Second, the Maillard Reaction, named after its discoverer, French scientist Louis Camille Maillard. This is what makes bacon so incredibly good. When an amino acid (the building block of every protein) interacts with a sugar and heat, it creates another few thousand flavor molecules. America’s obsession with bacon is essentially a Maillard obsession, but Mallaird doesn’t translate into funny memes quite as well.
Third, smoke. Anyone who’s eaten a good piece of barbecue brisket (Smitty’s in Lockhart, Texas, remains my favorite) or dad’s charcoal-grilled kielbasa knows that smoke from burning wood (cedar, oak, white pine, applewood, whatever), when used correctly, imparts a rich, ancient flavor to food. Gas flames do not. Bacon is the ultimate proof of what a little smoke can do to the magical combo of protein, salt, fat and sugar.
Evaporation also helps. When you use dry heat to cook a piece of meat, you evaporate some moisture inside, which amplifies its flavor (same thing happens when you "reduce" a sauce). The concept also works with dry-aging—meat loses moisture over time, thus concentrating the flavor molecules (that’s not the whole magic show of dry-aging, which includes breakdown of muscle fibers, but it’s part of it).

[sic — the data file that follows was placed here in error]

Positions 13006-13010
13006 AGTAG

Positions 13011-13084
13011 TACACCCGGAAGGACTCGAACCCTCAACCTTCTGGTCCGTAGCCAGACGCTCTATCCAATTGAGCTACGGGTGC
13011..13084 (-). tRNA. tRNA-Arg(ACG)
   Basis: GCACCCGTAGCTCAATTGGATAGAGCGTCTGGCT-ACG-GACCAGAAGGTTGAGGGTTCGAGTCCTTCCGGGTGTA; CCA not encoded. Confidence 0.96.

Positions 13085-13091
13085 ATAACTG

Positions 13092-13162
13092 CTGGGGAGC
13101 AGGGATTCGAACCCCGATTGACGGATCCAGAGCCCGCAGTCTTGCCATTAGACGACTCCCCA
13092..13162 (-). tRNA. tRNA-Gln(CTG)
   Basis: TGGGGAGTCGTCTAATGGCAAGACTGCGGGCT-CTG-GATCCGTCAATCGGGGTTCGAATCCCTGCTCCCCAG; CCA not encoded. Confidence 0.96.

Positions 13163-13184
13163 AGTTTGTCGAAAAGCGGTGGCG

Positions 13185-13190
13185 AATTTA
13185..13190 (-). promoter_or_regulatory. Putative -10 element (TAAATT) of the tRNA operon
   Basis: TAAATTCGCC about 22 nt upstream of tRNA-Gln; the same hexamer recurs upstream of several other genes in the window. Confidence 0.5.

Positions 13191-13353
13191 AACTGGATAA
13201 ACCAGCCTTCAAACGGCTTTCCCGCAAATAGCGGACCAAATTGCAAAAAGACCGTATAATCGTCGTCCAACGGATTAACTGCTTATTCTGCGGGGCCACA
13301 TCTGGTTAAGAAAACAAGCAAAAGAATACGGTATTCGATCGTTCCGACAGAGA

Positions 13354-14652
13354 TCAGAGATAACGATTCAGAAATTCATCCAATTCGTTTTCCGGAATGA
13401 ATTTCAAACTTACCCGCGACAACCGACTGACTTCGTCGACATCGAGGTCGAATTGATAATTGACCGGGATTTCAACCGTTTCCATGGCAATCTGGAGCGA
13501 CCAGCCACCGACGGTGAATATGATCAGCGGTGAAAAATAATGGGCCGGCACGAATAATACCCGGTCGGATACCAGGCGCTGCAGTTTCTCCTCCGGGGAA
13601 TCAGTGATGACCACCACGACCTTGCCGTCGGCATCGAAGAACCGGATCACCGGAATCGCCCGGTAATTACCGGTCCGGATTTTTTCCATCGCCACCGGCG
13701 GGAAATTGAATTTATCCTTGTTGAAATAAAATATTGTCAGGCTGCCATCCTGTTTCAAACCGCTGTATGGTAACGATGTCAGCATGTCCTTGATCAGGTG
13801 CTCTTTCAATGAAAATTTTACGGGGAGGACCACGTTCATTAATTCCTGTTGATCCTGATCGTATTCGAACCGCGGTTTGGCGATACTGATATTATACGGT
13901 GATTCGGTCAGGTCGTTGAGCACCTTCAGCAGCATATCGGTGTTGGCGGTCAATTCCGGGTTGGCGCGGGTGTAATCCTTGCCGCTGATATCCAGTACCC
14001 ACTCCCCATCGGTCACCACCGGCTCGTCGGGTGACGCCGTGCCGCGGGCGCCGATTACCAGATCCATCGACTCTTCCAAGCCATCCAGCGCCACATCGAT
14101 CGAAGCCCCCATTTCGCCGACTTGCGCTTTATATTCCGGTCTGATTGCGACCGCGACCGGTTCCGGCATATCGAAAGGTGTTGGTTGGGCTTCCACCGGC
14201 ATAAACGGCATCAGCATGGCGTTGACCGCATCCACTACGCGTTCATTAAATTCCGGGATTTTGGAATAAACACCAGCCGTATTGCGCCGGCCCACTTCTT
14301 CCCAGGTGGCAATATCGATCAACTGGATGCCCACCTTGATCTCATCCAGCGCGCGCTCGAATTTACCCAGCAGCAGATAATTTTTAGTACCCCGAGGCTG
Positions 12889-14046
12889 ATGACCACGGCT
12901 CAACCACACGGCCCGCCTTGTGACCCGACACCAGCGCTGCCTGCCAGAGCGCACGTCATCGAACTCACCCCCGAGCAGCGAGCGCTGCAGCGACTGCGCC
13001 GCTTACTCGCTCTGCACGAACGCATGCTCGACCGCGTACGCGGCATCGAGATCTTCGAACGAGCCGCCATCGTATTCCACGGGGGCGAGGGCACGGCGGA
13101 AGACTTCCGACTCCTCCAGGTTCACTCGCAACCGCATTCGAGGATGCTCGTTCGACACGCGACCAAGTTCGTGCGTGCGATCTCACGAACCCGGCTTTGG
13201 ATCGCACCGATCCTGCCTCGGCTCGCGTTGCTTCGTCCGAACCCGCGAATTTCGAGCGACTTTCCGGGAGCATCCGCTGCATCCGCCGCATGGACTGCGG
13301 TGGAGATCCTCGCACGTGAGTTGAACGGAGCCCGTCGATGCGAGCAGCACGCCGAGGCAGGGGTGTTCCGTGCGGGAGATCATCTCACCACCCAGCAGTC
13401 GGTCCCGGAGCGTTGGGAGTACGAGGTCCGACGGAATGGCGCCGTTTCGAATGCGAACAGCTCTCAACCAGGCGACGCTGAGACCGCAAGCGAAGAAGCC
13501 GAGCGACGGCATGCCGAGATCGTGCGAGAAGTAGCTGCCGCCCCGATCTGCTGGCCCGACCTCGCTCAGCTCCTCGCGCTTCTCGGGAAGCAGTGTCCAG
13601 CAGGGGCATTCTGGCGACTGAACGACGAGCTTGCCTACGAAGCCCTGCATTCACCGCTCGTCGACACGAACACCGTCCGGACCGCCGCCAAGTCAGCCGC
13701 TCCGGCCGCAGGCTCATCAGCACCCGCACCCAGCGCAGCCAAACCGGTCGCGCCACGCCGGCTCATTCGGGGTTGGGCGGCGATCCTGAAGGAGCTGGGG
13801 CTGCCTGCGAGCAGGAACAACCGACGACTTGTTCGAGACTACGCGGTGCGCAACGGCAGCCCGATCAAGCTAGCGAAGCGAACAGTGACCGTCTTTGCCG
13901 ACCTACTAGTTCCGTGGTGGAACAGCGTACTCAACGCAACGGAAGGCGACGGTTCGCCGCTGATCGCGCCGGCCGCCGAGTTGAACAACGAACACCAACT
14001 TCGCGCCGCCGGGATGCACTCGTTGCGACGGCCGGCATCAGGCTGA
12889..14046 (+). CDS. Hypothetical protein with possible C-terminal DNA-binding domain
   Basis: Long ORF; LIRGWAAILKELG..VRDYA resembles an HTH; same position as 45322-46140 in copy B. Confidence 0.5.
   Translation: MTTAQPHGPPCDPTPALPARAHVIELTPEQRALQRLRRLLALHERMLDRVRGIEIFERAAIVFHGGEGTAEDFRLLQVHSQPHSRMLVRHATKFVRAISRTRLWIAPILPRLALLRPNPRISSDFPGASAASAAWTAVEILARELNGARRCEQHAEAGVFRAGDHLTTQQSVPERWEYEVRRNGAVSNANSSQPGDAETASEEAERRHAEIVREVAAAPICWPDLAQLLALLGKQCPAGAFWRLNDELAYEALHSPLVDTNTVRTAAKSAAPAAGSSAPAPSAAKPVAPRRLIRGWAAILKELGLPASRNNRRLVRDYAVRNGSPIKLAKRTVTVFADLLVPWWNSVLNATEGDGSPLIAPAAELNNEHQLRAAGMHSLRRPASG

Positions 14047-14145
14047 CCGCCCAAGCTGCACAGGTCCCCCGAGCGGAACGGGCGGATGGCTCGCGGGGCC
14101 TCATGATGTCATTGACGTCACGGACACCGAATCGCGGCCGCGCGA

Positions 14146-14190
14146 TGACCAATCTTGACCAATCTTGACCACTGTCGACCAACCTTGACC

Oh, and there’s time. That’s the thing about fire: it’s hot. So it takes much less time to caramelize and cook a protein near a flame than it would, say, if you put it in the sous vide machine at 167 degrees for 26 years. And on a busy Friday night in a restaurant kitchen? Chefs would shank someone for a couple extra minutes on the clock.
In his book Cooked, Michael Pollain suggests that we’re evolutionarily designed to crave foods roasted over fire. After all, fire is the only thing that made certain foods (raw meat, for one) edible for millions of years.
So why not cook everything over an open flame? Why doesn’t every restaurant set stuff on fire?
Because open-flame is a real pain. It’s wild and unpredictable, like presidential candidates.
"Cooking over wood requires a cook to actually cook, to control the heat source the distance of the item from the source for the desired effect," says Trey Foshee of George’s at the Cove and Galaxy Taco. "That’s one of the reasons I like it besides the obvious flavor advantages."